The Majesty of the Son of God. Psalm 2. First Advent Midweek Sermon 2014
St. Peter Lutheran Church
December 3, 2014
“The Majesty of the Son of God”
Reworked from G. Stoeckhardt “Seventh Sermon,” Adventpredigten.
In the Name of Jesus.
King David received a promise from God that one of his offspring would reign on his throne forever.
This was the same offspring that was promised to the woman in the garden: “I will put enmity between you and the serpent, and between your offspring and his offspring. He will bruise his head, and he will bruise his heel.”
It was the same offspring that was promised to Abraham: “Through your offspring all the families of the nations will be blessed.”
This offspring that God had been promising to His people since the fall He now promised to David. In 2 Samuel 7 He says: “I will raise up your offspring after you, who shall come from your body, and I will establish his kingdom…I will be to him a father, and he will be to me a son…and your throne shall be established forever.” (7: 12, 14, 16)
David believed God’s promise and bowed down before this coming king. Then David began to preach the good news of this coming king to the people. The Holy Spirit came upon David and made him a prophet, and in the psalms He preaches in more detail about the Messiah, the coming Son of David and king.
That is what we will be hearing in the psalms for this Advent: the Holy Spirit preaching through David about David’s Son, the Christ. Today in the 2nd Psalm the Holy Spirit gives us a very clear picture of the person of Christ and His kingdom. He tells us
About the majesty of the Son of God:
Jesus Christ, the Son of David, is truly the Son of God and the king of Israel.
He will judge the nations with righteousness.
Therefore all must honor the Son as they honor the Father.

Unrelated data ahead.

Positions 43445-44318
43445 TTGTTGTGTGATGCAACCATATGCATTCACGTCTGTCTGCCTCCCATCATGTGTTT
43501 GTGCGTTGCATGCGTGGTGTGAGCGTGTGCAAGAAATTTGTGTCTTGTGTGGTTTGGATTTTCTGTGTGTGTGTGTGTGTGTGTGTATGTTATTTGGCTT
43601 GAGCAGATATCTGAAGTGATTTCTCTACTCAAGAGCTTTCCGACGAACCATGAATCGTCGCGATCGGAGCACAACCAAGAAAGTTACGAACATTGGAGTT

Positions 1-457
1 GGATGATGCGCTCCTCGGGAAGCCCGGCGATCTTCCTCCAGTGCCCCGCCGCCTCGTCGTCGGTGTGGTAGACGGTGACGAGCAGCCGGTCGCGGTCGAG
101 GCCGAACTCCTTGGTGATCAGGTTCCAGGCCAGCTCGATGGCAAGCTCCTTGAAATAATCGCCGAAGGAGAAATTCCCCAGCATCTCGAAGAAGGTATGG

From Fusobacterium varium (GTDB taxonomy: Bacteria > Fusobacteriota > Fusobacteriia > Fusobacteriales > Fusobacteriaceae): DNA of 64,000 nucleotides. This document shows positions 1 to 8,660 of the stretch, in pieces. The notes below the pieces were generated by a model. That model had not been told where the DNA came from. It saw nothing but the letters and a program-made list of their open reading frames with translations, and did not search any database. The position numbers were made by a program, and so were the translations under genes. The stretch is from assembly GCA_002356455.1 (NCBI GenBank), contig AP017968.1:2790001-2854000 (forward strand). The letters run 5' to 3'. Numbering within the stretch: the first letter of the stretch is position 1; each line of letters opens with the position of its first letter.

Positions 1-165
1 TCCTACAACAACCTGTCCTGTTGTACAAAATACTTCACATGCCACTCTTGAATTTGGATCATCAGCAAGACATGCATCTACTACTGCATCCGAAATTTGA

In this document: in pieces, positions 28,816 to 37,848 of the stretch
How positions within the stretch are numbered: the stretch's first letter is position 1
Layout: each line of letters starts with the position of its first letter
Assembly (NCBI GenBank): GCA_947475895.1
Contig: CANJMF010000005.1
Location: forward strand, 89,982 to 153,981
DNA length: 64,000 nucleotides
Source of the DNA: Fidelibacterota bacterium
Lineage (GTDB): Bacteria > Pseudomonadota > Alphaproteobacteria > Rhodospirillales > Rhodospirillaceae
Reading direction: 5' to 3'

“I will tell of the decree: the Lord said to me, “You are my Son; today I have begotten you.” Verse 7
David’s offspring, which the prophet Nathan told him about, would be more than a great king. That’s what the Holy Spirit revealed to David in this psalm. He is first of all the eternal Son of God.
“I will tell of the decree: the Lord said to me,’You are my Son; today I have begotten you.’” Here through David the Holy Spirit is parting the deep darkness of eternity and giving us a glimpse of the Father’s dealings with the Son before the world and time began. The Son is eternally begotten of the Father. He is His true and only begotten Son.
In Scripture sometimes angels and people are called children of God. But the Son alone is begotten of the substance of the Father. He is one substance with Him.
At the Baptism of Jesus the Father’s voice echoed from heaven: “This is my beloved Son, in whom I am well-pleased.” He bore witness to Jesus on earth in His baptism.
But here in this Psalm the Son reveals the witness that the Father bore about Him in eternity, before the world was formed. I will tell of the decree; the Lord said to me, You are my Son, today I have begotten You.
The Epistle to the Hebrews asks us in the first chapter: about which of the angels did God ever say that? There is no one equal to the Son in Majesty. He reigns with the Father from eternity.
Before the world was created, this high exalted king was given the ends of the earth as a present by God the Father. All nations, all the ends of the earth would serve Him. Ask of me, and I will make the nations your heritage, and the ends of the earth your possession (verse 8). All the ends of the earth would be the possession of the Son of God, all of the world, all of humanity—all of fallen humanity, every single human being born of Adam’s line was promised by the Father to the Son in eternity.
But the psalm does not just picture the Son of God reigning in heaven. It pictures Him on earth, in the midst of men, reigning from Mount Zion. As for me, I have set my King on Zion, my holy hill. Verse 6
Mount Zion is the hill on which Jerusalem is built. It was the place of the temple of God, but also the place where David’s throne was situated. This king, the Son of God, is also the Son of David, reigning on His throne.
This prophecy has been fulfilled. God gave all peoples to His Son in eternity. And from them God took a specific nation—the people of Israel—as His inheritance. In the fullness of time God sent His Son to be born of a woman from that nation—Mary, a daughter of Israel and a daughter of David. His Son came to His own inheritance, but His own did not receive Him. The rulers of the people of Israel not only rejected Him but put Him to death on a cross. Still, by His blood Jesus purchased not only the people of Israel but all the nations on earth to be His own and live under Him in His kingdom and serve Him in everlasting righteousness, innocence, and blessedness. And in His resurrection Jesus was declared with power to be the Son of God and the Savior of the World.